Rain and have wind started in the town of Morehead City, North Carolina, ahead of Hurricane Florence on Sept. 13.
Morehead City is located in Carteret County, North Carolina, along the beach. Storm surge and hurricane warnings are in effect for Morehead City.
As of the afternoon of Sept. 13, Hurricane Florence’s eye was located approximately 110 miles east-southeast of Wilmington, North Carolina, said the National Hurricane Center (NHC). The storm’s speed slowed down to 10 mph, moving northwest, the NHC said in its 2 p.m. update. It’s also 165 miles east of Myrtle Beach, South Carolina.
The NHC said that Florence has 105 mph winds.
“It truly is really about the whole size of this storm,” National Hurricane Center Director Ken Graham told The Associated Press. “The larger and the slower the storm is, the greater the threat and the impact—and we have that.”
NHC’s forecast discussion at 12 p.m. on Sept. 13 stated: “The subtropical ridge to the northeast and east of Florence is now well-established between Bermuda and the U.S. mid-Atlantic region and extends westward into Virginia and the central Appalachians.”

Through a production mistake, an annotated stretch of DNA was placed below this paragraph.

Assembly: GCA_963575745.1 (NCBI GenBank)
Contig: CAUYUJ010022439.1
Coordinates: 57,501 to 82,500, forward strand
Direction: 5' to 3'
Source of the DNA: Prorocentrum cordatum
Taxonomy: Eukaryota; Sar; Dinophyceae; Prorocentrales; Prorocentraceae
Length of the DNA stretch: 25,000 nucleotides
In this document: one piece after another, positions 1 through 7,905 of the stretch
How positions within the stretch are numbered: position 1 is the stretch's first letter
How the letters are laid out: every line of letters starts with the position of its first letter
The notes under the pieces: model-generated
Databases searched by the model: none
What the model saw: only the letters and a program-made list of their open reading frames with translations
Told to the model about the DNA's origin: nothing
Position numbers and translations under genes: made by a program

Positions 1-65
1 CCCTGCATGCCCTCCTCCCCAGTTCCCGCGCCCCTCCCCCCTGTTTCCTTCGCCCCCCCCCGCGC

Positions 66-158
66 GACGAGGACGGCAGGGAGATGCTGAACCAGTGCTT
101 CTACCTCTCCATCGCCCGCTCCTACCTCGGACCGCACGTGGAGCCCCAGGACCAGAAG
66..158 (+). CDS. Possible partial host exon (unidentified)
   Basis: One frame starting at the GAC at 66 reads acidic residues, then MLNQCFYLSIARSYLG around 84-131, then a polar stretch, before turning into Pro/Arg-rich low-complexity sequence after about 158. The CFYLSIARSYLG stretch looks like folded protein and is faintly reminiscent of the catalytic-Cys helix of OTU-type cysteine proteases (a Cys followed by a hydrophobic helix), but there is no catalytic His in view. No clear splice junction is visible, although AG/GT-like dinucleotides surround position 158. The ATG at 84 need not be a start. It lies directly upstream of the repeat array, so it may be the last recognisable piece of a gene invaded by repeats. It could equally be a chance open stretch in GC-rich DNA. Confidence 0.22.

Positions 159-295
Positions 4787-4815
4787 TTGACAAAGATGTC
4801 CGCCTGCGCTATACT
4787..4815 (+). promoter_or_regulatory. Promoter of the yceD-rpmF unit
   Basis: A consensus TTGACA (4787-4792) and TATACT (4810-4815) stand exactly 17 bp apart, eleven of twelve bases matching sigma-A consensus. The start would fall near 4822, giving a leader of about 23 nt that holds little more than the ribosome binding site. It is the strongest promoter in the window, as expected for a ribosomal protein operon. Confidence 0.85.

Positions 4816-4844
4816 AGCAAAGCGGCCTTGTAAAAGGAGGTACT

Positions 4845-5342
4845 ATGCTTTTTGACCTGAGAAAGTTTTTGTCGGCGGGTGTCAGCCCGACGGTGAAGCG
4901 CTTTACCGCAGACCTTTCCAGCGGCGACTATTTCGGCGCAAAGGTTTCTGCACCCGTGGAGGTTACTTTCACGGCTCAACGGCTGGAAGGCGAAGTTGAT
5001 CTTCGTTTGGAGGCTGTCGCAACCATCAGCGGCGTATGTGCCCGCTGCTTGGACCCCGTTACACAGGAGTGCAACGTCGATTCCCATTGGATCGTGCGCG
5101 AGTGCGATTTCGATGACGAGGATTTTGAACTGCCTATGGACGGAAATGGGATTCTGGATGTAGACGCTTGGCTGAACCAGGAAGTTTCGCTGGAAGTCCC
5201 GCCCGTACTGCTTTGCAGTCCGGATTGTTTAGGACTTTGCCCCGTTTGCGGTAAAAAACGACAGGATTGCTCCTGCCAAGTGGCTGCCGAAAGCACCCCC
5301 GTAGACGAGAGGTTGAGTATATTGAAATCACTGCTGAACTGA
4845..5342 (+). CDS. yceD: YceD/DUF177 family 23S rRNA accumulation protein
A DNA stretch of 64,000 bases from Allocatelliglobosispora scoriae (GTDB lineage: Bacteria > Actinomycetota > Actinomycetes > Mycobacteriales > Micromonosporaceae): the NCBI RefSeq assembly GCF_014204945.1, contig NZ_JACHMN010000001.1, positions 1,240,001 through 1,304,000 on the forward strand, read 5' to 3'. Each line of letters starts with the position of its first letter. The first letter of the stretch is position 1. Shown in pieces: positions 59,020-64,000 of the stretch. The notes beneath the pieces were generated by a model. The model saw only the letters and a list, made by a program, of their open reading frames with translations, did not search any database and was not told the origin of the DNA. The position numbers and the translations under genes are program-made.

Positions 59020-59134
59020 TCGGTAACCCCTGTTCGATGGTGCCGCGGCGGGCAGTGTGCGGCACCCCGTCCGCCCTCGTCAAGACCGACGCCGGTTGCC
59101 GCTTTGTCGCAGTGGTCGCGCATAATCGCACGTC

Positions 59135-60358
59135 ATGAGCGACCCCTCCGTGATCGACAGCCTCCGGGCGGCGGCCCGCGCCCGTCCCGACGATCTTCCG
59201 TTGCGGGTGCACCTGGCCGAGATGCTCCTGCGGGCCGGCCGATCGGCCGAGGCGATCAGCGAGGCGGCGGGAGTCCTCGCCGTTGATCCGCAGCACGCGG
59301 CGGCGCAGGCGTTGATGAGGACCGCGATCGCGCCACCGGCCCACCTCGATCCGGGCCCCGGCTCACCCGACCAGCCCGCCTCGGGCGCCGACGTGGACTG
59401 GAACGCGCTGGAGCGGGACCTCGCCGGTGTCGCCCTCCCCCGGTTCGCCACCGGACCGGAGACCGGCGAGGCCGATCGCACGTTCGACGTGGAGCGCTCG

It added: “This large-scale feature is expected to keep the hurricane moving northwestward today, followed by a turn toward the west at a much slower speed on Friday as the ridge to the north of Florence weakens due to a weak shortwave trough dropping slowly southward from the Ohio Valley.”
According to The Associated Press:
—Size: Hurricane-force winds extend up to 80 miles from the center, and tropical storm-force winds extend up to 195 miles. Overall, Florence is about 400 miles wide.
—Rainfall: parts of the Carolinas could see 20 inches to 30 inches, with isolated areas getting 40 inches, over seven days along the coast.
—Storm surge: up to 13 feet, and seawaters could push inland 2 miles, depending on how long Florence lingers.
The Associated Press contributed to this report